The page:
This month’s Atlantic magazine has an article called Ideas That Have Outlived Their Usefulness.
Item #2 on their list, behind billable hours, is Groupon.
Why? We’re not positive, but here’s rationale that supports the designation in our book:
1. It’s expensive, and more economical alternatives are readily available.
2. It’s never about you. Groupon has always been about using the same mailing lists for you and your competitor around the corner when it comes to schilling deals. So you are the Groupon one day, and two days later the spa down the street is up, sending deals to the same people.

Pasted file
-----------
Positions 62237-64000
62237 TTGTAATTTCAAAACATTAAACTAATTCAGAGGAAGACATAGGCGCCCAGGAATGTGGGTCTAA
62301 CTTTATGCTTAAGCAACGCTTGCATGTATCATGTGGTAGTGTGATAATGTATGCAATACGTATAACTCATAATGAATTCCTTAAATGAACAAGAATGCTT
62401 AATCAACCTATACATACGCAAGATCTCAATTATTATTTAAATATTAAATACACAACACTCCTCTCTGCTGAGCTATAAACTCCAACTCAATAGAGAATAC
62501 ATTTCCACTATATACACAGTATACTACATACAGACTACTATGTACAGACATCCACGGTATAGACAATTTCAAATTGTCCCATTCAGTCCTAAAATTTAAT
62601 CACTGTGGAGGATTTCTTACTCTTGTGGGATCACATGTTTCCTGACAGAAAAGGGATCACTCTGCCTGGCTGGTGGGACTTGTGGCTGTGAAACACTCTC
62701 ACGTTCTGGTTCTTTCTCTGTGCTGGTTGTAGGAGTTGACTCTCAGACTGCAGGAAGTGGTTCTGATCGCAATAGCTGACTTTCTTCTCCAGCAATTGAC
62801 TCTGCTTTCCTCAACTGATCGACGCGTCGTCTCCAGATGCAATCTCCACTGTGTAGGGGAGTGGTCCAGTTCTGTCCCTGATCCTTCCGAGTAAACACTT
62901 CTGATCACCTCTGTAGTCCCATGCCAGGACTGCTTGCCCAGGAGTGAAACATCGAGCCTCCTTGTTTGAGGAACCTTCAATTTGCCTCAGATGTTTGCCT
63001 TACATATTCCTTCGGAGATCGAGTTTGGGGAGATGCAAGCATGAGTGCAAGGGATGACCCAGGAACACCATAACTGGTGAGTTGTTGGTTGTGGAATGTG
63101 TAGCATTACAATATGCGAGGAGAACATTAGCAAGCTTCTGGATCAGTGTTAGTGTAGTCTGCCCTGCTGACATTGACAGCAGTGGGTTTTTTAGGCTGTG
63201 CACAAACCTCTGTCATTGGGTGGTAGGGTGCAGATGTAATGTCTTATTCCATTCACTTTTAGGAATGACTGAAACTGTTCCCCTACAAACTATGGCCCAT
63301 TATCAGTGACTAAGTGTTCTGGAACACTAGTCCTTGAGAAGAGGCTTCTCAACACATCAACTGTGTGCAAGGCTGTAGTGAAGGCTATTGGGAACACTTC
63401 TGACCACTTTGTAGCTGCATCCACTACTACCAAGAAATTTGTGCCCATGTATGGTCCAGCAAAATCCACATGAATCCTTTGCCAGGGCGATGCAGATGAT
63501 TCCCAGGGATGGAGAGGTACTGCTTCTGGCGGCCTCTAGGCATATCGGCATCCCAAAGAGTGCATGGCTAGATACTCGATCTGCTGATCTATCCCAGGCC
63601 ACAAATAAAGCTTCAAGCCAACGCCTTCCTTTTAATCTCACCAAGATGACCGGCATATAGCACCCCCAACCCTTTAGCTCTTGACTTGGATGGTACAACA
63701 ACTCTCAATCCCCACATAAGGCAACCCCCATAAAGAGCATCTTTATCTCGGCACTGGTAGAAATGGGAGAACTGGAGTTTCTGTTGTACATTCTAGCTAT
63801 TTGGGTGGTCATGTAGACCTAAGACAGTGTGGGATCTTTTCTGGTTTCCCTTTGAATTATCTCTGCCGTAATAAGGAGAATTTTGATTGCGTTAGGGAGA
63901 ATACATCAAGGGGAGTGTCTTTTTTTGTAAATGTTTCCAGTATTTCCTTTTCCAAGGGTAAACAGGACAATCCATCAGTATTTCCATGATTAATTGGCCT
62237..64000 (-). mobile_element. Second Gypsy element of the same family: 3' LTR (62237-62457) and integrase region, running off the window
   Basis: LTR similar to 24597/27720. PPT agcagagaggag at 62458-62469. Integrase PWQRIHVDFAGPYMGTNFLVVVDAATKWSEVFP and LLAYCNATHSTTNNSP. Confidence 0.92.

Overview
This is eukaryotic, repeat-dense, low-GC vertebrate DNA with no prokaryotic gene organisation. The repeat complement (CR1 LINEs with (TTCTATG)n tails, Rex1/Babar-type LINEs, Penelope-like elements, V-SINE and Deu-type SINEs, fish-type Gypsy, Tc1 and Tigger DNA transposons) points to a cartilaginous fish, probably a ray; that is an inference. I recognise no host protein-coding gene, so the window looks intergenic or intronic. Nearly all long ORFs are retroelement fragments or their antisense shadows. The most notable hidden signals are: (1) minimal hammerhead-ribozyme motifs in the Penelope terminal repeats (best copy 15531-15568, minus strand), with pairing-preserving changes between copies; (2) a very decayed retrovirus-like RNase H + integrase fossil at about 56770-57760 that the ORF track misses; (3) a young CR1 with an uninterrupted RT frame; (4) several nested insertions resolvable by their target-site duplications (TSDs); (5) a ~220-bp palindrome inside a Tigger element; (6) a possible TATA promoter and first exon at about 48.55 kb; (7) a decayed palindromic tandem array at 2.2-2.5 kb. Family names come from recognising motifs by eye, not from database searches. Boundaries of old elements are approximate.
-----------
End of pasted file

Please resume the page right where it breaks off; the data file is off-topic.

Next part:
3. You have very little control in a Groupon deal. Success can be a terrible thing when it happens quickly, and you may not be prepared to deal with the traffic created by a mass deal. Unless you have absolute control over how the deal goes down, there’s a very good chance your existing customers, the loyal group you’ve nurtured since they first chose to visit you, are going to suffer while you accommodate the slew of folks responding to the latest Groupon. Ironically, the Grouponers are the ones least likely to become your long-time clientele.
Yes, we’re speculating a tad here, but given what we’ve seen during our tenure in the online marketing business, we’re pretty sure The Atlantic is in line with our long-held views.